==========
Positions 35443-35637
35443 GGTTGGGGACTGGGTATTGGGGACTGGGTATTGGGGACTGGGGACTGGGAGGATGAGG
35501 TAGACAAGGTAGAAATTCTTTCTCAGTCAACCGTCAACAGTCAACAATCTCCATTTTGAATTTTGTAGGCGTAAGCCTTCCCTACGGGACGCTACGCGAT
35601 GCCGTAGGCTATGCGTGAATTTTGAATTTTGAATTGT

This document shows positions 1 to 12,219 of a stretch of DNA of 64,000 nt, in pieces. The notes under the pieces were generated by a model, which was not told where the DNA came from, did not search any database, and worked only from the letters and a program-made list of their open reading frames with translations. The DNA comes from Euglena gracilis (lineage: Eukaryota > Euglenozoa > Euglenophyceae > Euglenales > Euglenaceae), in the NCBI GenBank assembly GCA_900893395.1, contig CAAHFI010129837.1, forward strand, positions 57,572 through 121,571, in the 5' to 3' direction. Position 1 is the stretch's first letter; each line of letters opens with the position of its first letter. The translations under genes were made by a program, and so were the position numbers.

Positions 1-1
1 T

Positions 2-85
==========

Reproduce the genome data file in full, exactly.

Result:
Positions 35443-35637
35443 GGTTGGGGACTGGGTATTGGGGACTGGGTATTGGGGACTGGGGACTGGGAGGATGAGG
35501 TAGACAAGGTAGAAATTCTTTCTCAGTCAACCGTCAACAGTCAACAATCTCCATTTTGAATTTTGTAGGCGTAAGCCTTCCCTACGGGACGCTACGCGAT
35601 GCCGTAGGCTATGCGTGAATTTTGAATTTTGAATTGT

This document shows positions 1 to 12,219 of a stretch of DNA of 64,000 nt, in pieces. The notes under the pieces were generated by a model, which was not told where the DNA came from, did not search any database, and worked only from the letters and a program-made list of their open reading frames with translations. The DNA comes from Euglena gracilis (lineage: Eukaryota > Euglenozoa > Euglenophyceae > Euglenales > Euglenaceae), in the NCBI GenBank assembly GCA_900893395.1, contig CAAHFI010129837.1, forward strand, positions 57,572 through 121,571, in the 5' to 3' direction. Position 1 is the stretch's first letter; each line of letters opens with the position of its first letter. The translations under genes were made by a program, and so were the position numbers.

Positions 1-1
1 T

Positions 2-85